USPGA Championship: an American perspective

Golf Monthly's American intern Mike Smith recalls his experiences watching the USPGA Championship, and disucsses what it means to American sports fans

YE Yang
YE Yang became Asia's first Major winner in the 2009 USPGA Championship
(Image credit: Getty Images)

Golf Monthly's American intern Mike Smith recalls his experiences watching the USPGA Championship, and what it means to American sports fans

The USPGA Championship will always hold a special place in my heart, as it was the first (and still the only) professional golf tournament that I have attended. I was lucky enough to witness parts of the 2009 PGA Championship held at Hazeltine National Golf Club in Chaska, Minnesota, and it was an experience that I will never forget.

First off, let me talk about what the USPGA Championship means to the American sporting scene. It is the final major tournament of the summer, which to some represents a melancholic but exciting end to the golf season, and to others it's just another sign that golf will be shown on ESPN's SportsCenter all weekend.

Honestly, the summer is a very boring time for American sports fans. The only major sport that continues throughout the summer is baseball, which features a monotonous 162-game MLB season. By the time that the middle of August rolls around, I often have written off the MLB altogether when my team, the Minnesota Twins, are already out of playoff contention. However, I certainly have many fantastic experiences watching baseball throughout the summer from sunny Minneapolis, following my Twins on a run to the playoffs.

My experience at the 2009 PGA Championship was amazing. I was just young enough to secure free youth passes into the grounds, so I went with hometown buddies on Thursday and on Sunday.

I recall that this was the tournament that YE Yang's fateful hybrid on the 18th hole seemingly sent Tiger Woods career off-track. We went early on Sunday, and got seats right behind the 9th green, which was situated right next to the 18th green, so I got an excellent view of that shot. I will always remember when Yang hit that 210-yard hybrid, someone in the gallery screamed, "get in the bunker!"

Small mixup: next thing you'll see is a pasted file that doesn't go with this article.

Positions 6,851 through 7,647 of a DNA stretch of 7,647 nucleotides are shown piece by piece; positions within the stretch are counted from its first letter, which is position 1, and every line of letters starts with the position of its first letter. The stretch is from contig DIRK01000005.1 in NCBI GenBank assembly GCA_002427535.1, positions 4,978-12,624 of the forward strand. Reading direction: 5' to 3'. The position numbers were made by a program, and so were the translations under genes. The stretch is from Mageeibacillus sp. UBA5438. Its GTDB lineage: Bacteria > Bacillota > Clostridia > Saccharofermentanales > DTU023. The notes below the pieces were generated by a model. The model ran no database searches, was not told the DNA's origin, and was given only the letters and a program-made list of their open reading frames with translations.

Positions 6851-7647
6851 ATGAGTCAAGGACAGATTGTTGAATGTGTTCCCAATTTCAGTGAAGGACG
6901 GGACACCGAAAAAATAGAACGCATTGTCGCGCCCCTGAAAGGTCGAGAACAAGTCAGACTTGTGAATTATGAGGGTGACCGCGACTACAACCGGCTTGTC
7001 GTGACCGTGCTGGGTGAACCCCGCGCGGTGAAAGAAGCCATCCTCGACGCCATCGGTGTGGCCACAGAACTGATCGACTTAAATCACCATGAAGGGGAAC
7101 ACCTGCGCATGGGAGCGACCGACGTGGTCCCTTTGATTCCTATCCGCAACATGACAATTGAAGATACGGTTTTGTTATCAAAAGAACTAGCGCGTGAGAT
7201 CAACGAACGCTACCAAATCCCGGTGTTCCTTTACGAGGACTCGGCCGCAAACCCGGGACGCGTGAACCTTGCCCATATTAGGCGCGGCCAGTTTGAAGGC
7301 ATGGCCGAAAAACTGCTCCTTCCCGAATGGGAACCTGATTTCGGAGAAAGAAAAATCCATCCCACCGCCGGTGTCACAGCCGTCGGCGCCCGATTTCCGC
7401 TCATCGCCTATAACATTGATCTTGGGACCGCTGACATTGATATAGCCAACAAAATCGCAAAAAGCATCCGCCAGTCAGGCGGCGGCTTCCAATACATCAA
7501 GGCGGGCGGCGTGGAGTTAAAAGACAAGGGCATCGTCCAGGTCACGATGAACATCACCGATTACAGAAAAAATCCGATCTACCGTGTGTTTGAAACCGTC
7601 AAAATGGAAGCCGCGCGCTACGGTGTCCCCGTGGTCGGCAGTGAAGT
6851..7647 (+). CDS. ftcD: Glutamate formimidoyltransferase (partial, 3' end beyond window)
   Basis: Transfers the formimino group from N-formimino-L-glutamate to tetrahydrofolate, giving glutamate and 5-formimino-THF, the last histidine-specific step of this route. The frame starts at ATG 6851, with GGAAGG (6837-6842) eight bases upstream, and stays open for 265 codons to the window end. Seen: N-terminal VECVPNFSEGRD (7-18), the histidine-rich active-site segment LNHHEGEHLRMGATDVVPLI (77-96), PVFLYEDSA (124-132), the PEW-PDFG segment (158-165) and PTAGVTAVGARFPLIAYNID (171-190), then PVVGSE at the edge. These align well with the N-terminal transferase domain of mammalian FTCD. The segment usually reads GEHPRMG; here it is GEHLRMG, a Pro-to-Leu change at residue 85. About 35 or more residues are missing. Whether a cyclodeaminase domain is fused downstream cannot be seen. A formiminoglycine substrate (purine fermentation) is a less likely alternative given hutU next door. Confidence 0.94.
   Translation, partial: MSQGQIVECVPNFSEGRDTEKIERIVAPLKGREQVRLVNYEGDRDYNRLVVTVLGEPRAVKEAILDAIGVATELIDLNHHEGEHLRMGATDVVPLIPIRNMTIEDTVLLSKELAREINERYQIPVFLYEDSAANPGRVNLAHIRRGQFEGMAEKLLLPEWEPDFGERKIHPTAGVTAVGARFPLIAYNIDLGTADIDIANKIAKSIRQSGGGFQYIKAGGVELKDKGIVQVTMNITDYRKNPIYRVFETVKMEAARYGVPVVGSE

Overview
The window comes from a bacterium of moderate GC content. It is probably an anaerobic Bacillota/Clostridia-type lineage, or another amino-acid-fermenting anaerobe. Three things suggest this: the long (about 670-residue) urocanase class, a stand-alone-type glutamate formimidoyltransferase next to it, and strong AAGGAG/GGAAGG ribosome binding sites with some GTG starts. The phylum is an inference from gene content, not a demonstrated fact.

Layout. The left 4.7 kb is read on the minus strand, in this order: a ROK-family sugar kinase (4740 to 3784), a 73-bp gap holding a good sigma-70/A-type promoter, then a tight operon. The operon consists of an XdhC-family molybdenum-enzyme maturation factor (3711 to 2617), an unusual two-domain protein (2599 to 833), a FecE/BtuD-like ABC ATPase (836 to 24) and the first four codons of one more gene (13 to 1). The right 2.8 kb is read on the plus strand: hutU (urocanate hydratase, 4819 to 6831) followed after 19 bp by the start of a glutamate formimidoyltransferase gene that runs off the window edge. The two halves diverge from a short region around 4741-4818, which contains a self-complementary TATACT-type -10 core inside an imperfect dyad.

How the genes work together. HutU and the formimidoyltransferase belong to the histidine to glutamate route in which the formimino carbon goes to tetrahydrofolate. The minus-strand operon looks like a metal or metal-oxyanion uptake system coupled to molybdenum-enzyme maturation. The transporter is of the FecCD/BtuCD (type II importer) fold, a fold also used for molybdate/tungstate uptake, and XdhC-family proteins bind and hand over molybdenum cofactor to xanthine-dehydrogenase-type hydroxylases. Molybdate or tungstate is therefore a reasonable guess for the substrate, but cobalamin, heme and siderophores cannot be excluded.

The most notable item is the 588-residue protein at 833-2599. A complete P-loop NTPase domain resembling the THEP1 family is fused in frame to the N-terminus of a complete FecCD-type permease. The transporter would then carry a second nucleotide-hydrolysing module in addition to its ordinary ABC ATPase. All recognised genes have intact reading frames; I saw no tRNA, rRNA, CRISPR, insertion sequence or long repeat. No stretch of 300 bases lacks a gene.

Obviously, the ball did the opposite, as it landed 10-feet from the pin, securing Yang's victory. I could tangibly feel that I was witnessing history as that shot landed on the green, it was an experience that I will never forget.

Everyone wanted Tiger to win. If it seems like the public pays more attention to golf in the UK when Tiger is in contention, that correlation is probably multiplied by 10 in America. The TV ratings, news coverage and public discord drastically changes when he is in contention to win. So, as someone who wants to see golf coverage grow, I really hope that Tiger can at least get back into form at Valhalla, and make our Ryder Cup team. It would be good for golf, and would add another exciting storyline come September.

The PGA Championship represents the end to a dry summer of American sports, with one final major golf tournament to enjoy before we head into the fall. This year should be extra exciting, as golf fans around the world prepare for the Ryder Cup, however most Americans are much more anxious for the start of American football. The college football season starts at the end of August (go Badgers) and the NFL season starts on 4 September (go Pack go).

But I, for one, am very excited for this tournament, leading up to what should be an incredible Ryder Cup.

Mike Smith is an American undergraduate student studying journalism and political science at the University of Wisconsin-Madison. He is spending the summer living in London, studying British life and culture and working for Golf Monthly. He is excited to gain international working experience, as his career goal is to work in sports journalism.